EPA Refrigerant Regulations and How They Affect You (2022)

Did you know that the refrigerant inside your air conditioner or heat pump can be dangerous? Don’t panic though, it’s perfectly safe when it's inside the system and doing what it's supposed to. However, if the refrigerant ever gets mishandled or leaks out of the system, that’s when it can pose a danger to your health and the surrounding environment. As with other hazardous substances, there are refrigerant regulations that dictate how it is to be handled.

That’s where the Environmental Protection Agency and the Clean Air Act come in. Besides everything else they cover; they also create the rules that make sure your HVAC technician is handling your system with care. The Clean Air Act is a regularly updated piece of legislation that serves as a base for the EPA’s regulations.

The EPA also updates these regulations regularly. This makes sure that the regulation reflects changes in environmental science and current advancements in technology. These changes can be as small as wording changes or as large as whole guidelines being redesigned.

In this post, we’ll explain what this change was and how the Clean Air Act affects your life as the owner of an AC unit.

 

What is The Clean Air Act?

The Clean Air Act (CAA) is a set of rules and guidelines signed in 1970 to coordinate State, Federal, and Tribal government efforts to clean up pollution in the air. It also incentivizes companies to develop and use technology that reduces emissions.

Congress has updated the CAA regularly as researchers discover new pollutants, health risks, and environmental dangers.

What is Title 40?

Title 40 is a regulation related to the Clean Air Act that governs the use of refrigerant. As an AC owner, this section of the CAA will directly affect you. Refrigerants have to meet the standards set by the EPA to be used in ACs and heat pumps. It also governs the maintenance of systems that use refrigerant.

To break it down simply, Title 40 determines the model of refrigerant that goes into your AC or heat pump and how your HVAC technician has to maintain it.

Your HVAC technician has to keep your equipment above the EPA’s standard otherwise, your equipment could actually be a pollution risk in your own backyard. Obviously, that’s not ideal for your health or the wellbeing of the plants and animals in your neighborhood.

 

How Do Refrigerant Regulations Affect Maintenance?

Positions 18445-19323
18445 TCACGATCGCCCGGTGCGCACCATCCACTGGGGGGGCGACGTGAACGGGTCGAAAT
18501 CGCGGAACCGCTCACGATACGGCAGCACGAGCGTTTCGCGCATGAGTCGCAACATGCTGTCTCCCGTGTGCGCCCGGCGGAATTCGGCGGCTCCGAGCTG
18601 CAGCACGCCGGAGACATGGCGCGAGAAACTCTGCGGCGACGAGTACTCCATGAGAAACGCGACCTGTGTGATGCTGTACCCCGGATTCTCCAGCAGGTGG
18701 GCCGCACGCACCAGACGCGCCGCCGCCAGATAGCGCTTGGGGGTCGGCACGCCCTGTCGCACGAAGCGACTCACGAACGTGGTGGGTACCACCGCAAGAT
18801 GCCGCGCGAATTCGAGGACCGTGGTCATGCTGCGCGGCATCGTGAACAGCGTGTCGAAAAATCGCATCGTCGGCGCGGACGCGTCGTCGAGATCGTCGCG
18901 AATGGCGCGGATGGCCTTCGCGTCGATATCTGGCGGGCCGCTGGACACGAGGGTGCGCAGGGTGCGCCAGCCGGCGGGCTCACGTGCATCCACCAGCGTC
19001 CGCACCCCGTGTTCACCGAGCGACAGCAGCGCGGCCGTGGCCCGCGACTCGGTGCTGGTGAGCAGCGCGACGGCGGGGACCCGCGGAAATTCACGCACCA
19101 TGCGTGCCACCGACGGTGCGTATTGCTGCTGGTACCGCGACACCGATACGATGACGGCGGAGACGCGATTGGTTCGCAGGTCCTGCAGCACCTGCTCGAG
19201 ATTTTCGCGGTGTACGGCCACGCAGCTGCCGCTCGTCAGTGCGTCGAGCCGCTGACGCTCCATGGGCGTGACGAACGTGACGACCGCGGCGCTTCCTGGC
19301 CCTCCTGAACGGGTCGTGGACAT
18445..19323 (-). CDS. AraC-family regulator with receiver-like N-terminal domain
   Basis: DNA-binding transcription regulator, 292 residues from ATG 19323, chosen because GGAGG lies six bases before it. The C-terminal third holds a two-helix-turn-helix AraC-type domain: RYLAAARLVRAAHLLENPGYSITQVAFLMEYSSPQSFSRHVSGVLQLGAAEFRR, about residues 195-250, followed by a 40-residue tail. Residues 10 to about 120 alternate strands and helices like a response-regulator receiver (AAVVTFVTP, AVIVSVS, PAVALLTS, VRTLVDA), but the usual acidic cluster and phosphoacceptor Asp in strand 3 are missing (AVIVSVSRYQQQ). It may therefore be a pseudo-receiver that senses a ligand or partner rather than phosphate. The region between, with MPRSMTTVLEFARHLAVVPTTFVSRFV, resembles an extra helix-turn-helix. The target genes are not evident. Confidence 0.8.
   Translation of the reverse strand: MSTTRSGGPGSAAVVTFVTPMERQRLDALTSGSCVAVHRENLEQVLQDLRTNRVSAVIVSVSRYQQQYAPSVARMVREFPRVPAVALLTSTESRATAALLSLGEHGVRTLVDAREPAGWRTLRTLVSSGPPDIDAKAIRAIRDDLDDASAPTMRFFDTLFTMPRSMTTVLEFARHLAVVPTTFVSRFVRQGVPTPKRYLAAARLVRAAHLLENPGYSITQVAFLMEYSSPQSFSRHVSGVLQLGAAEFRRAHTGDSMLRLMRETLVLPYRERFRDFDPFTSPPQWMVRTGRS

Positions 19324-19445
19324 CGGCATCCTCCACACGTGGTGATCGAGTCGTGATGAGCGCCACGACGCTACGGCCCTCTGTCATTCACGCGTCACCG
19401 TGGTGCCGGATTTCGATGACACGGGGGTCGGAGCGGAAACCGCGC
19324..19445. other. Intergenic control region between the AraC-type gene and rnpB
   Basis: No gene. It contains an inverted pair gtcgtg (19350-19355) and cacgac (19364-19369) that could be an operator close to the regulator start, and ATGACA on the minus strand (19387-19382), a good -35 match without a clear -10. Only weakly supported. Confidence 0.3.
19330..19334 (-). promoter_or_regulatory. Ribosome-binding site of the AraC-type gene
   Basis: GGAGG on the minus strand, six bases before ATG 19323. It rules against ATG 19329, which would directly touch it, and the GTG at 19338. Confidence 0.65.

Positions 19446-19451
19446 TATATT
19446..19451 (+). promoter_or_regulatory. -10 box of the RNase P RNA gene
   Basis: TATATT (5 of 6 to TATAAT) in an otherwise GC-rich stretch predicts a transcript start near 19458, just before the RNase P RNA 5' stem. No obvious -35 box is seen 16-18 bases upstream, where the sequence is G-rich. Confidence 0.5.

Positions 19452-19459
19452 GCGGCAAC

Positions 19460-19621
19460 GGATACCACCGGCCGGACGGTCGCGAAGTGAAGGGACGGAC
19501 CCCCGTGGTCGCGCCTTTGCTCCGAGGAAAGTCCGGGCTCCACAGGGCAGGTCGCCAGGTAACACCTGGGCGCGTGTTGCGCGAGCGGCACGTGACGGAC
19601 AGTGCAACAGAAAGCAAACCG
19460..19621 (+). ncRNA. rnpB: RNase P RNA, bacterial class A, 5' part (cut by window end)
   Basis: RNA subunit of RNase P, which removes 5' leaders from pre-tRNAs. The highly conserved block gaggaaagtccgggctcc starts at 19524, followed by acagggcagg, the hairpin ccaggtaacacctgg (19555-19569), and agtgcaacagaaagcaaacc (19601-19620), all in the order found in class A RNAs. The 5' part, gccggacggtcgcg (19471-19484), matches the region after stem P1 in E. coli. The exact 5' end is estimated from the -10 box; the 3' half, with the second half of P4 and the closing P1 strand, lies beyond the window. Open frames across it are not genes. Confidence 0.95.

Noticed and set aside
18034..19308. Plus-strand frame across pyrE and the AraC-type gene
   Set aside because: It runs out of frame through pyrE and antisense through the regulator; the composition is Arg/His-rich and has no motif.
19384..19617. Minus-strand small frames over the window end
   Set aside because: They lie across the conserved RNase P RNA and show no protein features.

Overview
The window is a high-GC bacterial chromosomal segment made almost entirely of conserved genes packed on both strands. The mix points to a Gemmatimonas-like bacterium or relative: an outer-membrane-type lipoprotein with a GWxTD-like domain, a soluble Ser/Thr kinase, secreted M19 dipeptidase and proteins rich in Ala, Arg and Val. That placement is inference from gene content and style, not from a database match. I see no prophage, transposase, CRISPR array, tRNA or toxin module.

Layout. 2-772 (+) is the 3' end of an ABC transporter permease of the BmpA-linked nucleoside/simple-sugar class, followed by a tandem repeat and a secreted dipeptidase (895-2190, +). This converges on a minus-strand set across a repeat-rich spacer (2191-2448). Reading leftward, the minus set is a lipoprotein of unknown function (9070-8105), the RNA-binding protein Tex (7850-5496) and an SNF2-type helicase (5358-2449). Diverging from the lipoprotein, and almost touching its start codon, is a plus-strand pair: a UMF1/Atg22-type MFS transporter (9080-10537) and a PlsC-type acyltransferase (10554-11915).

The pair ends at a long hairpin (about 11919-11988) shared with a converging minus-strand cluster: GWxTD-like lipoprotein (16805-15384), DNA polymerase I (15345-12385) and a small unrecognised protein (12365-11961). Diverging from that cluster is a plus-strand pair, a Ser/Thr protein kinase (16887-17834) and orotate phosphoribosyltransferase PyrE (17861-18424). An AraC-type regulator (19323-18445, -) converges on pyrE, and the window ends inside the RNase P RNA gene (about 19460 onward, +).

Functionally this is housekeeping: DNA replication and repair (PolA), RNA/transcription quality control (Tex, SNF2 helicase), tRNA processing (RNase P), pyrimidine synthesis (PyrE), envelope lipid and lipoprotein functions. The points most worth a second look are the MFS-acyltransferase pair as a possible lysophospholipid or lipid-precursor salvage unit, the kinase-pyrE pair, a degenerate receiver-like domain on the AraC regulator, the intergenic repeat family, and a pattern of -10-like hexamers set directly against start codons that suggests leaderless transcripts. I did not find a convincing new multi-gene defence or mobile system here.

Repairing An AC Unit

In an earlier post, we discussed how your HVAC technician cannot just top off your AC with new refrigerant. It’s not solving the problem and is negligent in terms of the impact it can have. The impact is not just the health and environmental ramifications of mishandling refrigerant. There are also severe consequences that come down from the EPA.

Practices Over the Years

If your AC unit is running low on refrigerant, it has a leak somewhere. Refrigerant does not just leave the system. In the past, a technician may have just added refrigerant to your system if you asked for a onetime top off.

Today, there are no exceptions that allow for such additions.

Title 40 says that a person operating or maintaining an AC or heat pump cannot vent refrigerant. If you have a leak, and add more refrigerant to the system, the refrigerant will eventually escape through the leak unless a technician repairs the leak. This results in that refrigerant being vented out of the system.

What that means is that your technician cannot just top off a system with low refrigerant levels. A technician must repair the leak before they add any new refrigerant to the system.

The Timeline for Repair

According to the guidelines, you have 30 days to repair a refrigerant leak once it is discovered. If you cannot get it repaired in that time, then you have to create and record a plan to get it fixed within 120 days.

The Consequences of Not Following Refrigerant Regulations

Fanned Money

So, what happens if you do just add refrigerant to a leaking AC system, or don’t get it fixed once the leak is reported?

The EPA will fine you.

There is no way to sugarcoat this. The fine can be as high as $37,500 per day. If a technician topped off the refrigerant and they did not repair the leak, they can lose their EPA certification and be fined as well.

That can have a pretty big impact on everyone involved.

 

How To Know If You Have a Refrigerant Leak

Leaky Outdoor Unit

If your AC cannot cool the air in your home, but you are still getting good air flow. You might have a refrigerant leak.

The most common cause of an HVAC system not cooling your home is airflow. You’ll want to rule that out, as it is usually a much easier fix.

First check:

  • Filter Cleanliness
  • Thermostat Settings
  • Vents and Registers are Open
  • AC Unit is Running

If all those parts are as they should be, contact your local HVAC professionals and ask for a leak check. They’ll be able to find any refrigerant leaks for you and perform the repair.

Repaired Outdoor Unit

 

How To Stay Up to Date on Refrigerant Regulations

As we stated earlier, the CAA is a living document that changes, and it gives the EPA authority to change the related regulations as needed. If you want to make sure you’re getting up-to-date information, you can check back at our Learning Center regularly.

Or, if you want to hear it straight from the horse's mouth, there is a digital library of every federal regulation.

 

Who Are Advantage Heating and Air Conditioning?

We are your local HVAC Experts out of Salem, Oregon. We hope that this post gave you the information you need to know about refrigerant and how it has to be handled. If you have other questions about HVAC systems, check out our other blogs. To learn more about who we are and how we can help you, visit our website and follow us on social media - we’re here when you need us!